This year's Junos will feature a number of star-studded performances, including an all-star hip hop tribute curated by four-time Juno Award winner Kardinal Offishall and award-winning artist Jemeni. Supported by ADVANCE, Canada's Black Music Business Collective and the JUNO Rap Music Advisory Committee, this performance will include Choclair, Dream Warriors, Maestro Fresh Wes, Michie Mee, TOBi and DJ Mel Boogie.
Kardinal Offishall and Haviah Mighty will co-host the performance, joining previously announced artists Alexisonfire, Jessie Reyez, Nickelback, Tate McRae, Tenille Townes, Banx & Ranx with Preston Pablo and Reve, as well as AP Dhillon. In addition, nine-time Juno Award winner Avril Lavigne and three-time JUNO Award nominee Lauren Spencer Smith will serve as presenters. The live telecast will be broadcast by CTV--the official television partner of the Junos--for its sixth edition this year.
RPM magazine began polling its readers in 1964 to determine which Canadian artists were considered the best in their fields. By 1971, CARAS (the Canadian Academy of Recording Arts and Sciences) officially established music awards ceremonies to increase a genre's visibility and commercial viability.
In many countries, music awards serve as an essential building block to help transform local music scenes from niche or avant-garde into commercially successful products, garnering national media coverage and industry investment. Nonetheless, in today's non-linear global media environment, local musical scenes may gain mass appeal across multiple national borders without the assistance of major industry players.
Canada's rap and hip hop scenes have shown remarkable success in recent years, even without the assistance of major industry players. Canadian artists have proven they can reach global audiences on their own initiative without needing external resources or connections to major labels.
For instance, The Dream Warriors from Jane and Finch neighbourhood in Toronto signed to a label in Europe and sold over 800,000 units worldwide. Drawing inspiration from their Jamaican heritage, they created an eclectic blend of reggae and funk that perfectly captured the vibrant diaspora culture of their adopted Canada.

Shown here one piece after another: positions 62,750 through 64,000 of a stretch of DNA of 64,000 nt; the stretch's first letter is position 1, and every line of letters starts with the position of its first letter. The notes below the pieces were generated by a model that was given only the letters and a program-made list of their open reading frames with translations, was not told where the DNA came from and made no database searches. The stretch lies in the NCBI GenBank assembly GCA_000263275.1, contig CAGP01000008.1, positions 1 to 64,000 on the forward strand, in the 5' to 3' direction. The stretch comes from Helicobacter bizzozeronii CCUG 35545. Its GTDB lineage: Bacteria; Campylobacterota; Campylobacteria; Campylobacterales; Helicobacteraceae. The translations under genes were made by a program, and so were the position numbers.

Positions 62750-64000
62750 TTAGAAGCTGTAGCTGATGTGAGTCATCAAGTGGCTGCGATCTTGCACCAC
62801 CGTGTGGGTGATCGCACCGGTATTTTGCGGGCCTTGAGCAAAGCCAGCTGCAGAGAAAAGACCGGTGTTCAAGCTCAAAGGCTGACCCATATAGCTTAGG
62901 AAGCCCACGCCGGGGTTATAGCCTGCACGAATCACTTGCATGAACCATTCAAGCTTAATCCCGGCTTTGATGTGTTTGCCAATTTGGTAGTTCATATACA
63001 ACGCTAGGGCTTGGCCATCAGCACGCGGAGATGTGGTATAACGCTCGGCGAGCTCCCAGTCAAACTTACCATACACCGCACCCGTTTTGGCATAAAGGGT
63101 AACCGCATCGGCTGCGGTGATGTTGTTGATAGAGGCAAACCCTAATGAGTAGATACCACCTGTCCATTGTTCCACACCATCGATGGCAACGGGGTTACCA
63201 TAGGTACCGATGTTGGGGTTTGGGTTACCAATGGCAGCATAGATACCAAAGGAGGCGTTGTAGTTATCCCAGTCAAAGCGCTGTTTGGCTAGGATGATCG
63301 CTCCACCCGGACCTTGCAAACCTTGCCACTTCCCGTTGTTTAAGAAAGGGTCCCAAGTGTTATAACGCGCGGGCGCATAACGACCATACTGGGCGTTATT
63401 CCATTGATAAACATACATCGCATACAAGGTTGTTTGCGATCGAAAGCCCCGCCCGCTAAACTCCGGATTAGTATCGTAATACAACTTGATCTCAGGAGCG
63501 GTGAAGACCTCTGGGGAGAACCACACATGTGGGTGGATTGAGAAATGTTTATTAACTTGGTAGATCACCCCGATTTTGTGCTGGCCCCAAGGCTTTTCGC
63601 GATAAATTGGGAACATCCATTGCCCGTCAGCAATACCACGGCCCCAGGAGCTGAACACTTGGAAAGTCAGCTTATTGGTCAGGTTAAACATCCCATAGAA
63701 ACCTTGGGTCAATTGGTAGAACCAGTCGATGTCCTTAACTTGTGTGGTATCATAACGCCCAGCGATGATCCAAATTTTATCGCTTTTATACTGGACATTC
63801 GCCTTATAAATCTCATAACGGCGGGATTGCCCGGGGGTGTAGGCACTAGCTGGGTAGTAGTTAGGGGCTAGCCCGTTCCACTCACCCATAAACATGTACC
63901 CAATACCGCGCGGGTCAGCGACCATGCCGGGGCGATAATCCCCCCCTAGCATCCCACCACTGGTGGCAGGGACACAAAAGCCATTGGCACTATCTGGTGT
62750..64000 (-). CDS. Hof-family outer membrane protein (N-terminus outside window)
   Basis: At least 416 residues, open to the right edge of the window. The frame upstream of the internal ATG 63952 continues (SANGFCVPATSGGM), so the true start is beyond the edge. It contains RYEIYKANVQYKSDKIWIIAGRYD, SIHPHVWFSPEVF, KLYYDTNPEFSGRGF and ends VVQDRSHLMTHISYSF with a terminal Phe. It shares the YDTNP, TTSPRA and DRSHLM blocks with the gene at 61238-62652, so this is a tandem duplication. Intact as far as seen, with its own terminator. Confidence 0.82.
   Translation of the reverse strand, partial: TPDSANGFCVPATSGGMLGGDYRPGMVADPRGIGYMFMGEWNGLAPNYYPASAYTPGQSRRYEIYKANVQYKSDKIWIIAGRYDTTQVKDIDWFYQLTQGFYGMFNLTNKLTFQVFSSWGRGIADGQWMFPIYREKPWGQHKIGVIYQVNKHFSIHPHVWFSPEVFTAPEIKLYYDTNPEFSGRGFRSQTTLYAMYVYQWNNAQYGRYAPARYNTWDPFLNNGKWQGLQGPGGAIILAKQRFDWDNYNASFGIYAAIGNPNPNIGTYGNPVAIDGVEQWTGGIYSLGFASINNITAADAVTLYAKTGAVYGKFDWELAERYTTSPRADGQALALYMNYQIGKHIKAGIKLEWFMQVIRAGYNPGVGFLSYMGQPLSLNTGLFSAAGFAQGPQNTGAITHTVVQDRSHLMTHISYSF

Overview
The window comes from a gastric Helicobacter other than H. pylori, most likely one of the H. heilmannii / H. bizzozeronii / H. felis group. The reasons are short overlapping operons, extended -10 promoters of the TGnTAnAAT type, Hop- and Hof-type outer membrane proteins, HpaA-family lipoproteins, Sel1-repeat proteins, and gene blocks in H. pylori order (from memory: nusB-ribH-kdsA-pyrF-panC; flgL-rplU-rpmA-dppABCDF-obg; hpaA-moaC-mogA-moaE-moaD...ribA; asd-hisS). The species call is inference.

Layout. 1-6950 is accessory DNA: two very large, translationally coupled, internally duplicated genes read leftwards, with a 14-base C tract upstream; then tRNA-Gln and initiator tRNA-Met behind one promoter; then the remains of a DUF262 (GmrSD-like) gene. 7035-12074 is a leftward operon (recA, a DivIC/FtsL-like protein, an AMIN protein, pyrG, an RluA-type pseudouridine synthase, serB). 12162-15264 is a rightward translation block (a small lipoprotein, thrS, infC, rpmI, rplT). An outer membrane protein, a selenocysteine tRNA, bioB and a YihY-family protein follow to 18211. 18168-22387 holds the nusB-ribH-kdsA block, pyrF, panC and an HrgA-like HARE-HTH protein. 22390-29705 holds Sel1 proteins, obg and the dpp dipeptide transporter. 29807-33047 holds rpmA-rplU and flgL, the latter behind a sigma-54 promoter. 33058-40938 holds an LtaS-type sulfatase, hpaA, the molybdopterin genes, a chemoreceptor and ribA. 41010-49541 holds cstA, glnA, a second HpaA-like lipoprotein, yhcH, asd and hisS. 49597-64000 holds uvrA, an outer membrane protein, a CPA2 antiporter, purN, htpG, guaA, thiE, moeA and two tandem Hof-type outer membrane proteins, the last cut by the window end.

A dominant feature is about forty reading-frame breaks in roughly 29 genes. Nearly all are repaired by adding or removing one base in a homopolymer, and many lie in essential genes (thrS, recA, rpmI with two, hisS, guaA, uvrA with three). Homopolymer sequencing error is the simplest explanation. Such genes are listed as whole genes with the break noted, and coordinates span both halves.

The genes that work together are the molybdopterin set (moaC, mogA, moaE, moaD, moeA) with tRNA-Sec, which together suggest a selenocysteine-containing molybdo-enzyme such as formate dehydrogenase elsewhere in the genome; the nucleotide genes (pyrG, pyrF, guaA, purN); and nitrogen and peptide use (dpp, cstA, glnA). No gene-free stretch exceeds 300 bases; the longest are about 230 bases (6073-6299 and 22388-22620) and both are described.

Toronto-based hip hop act the Ghetto Concept also used their Jamaican heritage to provide an ethnographic view of life on a First Nations reserve. Their work opened the door for future generations of Caribbean Canadian youth who would significantly influence hip hop culture in Toronto.
This year's Junos will feature an all-star tribute to hip hop's 50th anniversary. Created and produced by Kardinal Of, four-time Juno winner and Def Jam global A&R, it will feature Choclair, Dream Warriors, Maestro Fresh Wes, Michie Mee, TOBi and DJ Mel Boogie; hosted by Kardinal Of and Haviah Mighty it will showcase the intergenerational growth of Black music in Canada.
Canada's contribution to hip hop history will be celebrated at this year's Juno Awards, with Toronto rappers Kardinal Offishall and Haviah Mighty serving as Master of Ceremonies to guide viewers through a tribute to Canada's place within the genre.
Choclair, Dream Warriors, Maestro Fresh Wes, Michie Mee and TOBi join DJ Mel Boogie as they spin a track produced by Rich Kidd for this latest performance in an ongoing series honoring Canadian rap's rich history. On March 13th it will also feature a 30th anniversary tribute to mark the introduction of rap as its own category on TV.
This special performance has been developed in collaboration with the JUNO Rap Music Advisory Committee and will feature an array of talent from Canada's rap community. Notable guests include four-time JUNO Award winner Choclair, five-time nominee and 2021 JUNO Award winner TOBi, Toronto rappers Dream Warriors and Maestro Fresh Wes, two-time Polaris Music Prize winner NAV, hip hop pioneer Michie Mee and 2019 Polaris Music Prize winners Haviah Mighty and Jessie Reyez.
On March 13th, performances broadcast live from Rogers Place in Edmonton on CBC-TV and CBC Gem are part of the annual event's special anniversary edition. There will be six award presentations as well as special award presentations for The Tragically Hip's Humanitarian Award presented by Music Canada, MusiCounts Teacher of the Year Award, and Jann Arden's induction into Canadian Music Hall of Fame presented by TD Bank Group.
On June 16, an impressive 16 performers will take the stage, including Alexisonfire, AP Dhillon, Aysanabee with Northern Cree, Banx & Ranx with Preston Pablo and Reve, Nickelback, Tate McRae, Tenille Townes and Jessie Reyez. Simu Liu will host the show while Avril Lavigne and Lauren Spencer-Smith serve as presenters.